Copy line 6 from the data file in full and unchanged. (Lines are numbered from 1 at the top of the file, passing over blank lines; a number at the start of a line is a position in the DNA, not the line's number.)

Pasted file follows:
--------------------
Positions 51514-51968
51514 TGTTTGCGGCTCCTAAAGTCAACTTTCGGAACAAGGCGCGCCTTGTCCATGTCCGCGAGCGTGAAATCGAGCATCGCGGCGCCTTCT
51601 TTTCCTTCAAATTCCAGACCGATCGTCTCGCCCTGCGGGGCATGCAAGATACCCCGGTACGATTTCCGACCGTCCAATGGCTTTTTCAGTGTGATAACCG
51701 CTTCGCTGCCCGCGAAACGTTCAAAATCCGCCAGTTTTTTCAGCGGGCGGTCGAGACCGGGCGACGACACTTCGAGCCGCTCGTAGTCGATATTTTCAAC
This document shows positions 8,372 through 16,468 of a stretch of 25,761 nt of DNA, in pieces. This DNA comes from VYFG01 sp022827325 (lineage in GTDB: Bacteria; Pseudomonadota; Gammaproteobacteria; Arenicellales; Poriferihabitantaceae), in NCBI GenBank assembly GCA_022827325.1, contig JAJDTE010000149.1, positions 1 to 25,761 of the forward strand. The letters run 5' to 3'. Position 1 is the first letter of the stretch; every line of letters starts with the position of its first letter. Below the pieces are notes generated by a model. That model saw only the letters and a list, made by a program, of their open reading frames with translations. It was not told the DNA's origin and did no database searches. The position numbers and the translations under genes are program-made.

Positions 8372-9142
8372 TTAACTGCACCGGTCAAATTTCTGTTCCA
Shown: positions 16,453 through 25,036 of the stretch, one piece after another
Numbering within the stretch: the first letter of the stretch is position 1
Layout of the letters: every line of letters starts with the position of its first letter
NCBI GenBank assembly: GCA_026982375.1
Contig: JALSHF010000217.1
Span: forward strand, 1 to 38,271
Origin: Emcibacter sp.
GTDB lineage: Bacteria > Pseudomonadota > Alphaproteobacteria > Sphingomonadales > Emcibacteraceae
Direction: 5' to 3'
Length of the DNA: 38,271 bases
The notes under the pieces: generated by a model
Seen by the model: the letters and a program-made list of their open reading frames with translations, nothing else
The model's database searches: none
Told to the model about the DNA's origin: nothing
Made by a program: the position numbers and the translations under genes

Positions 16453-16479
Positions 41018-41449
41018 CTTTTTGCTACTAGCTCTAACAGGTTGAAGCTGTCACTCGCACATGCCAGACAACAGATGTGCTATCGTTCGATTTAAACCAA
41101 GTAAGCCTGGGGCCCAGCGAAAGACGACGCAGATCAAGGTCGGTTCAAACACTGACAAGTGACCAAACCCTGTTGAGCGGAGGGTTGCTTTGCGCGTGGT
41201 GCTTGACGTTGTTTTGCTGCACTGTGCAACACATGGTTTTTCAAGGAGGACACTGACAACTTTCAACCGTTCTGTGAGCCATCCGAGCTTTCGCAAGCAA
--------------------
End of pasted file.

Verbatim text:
Positions 8372-9142